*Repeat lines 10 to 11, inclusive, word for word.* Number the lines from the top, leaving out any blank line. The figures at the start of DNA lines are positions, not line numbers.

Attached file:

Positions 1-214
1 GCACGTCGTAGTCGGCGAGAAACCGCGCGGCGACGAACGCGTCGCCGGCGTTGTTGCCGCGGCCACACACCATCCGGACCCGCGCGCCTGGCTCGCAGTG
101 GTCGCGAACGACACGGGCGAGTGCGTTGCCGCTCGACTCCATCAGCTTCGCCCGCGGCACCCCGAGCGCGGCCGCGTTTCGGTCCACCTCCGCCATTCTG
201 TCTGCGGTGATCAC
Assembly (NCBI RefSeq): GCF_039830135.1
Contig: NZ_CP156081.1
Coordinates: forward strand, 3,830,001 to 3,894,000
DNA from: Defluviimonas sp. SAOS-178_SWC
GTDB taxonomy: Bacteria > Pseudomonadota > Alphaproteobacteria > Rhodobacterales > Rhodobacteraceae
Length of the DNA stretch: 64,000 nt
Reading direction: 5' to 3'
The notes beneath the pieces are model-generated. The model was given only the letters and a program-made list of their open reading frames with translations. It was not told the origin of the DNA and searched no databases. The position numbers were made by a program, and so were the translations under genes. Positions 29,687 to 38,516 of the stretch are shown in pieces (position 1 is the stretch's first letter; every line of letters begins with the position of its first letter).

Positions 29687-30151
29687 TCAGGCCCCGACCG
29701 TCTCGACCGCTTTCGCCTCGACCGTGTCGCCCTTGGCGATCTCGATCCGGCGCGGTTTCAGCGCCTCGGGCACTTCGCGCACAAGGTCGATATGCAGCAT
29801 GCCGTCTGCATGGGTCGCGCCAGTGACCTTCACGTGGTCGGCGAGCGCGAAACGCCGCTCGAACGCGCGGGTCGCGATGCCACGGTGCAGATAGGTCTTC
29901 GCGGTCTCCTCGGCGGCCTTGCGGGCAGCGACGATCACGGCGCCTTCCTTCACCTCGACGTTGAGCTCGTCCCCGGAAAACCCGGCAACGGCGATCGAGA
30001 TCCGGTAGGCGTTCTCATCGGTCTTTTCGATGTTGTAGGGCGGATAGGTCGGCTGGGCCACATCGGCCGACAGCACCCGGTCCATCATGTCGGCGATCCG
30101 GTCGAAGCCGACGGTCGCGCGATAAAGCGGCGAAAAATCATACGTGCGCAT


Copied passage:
Length of the DNA stretch: 64,000 nt
Reading direction: 5' to 3'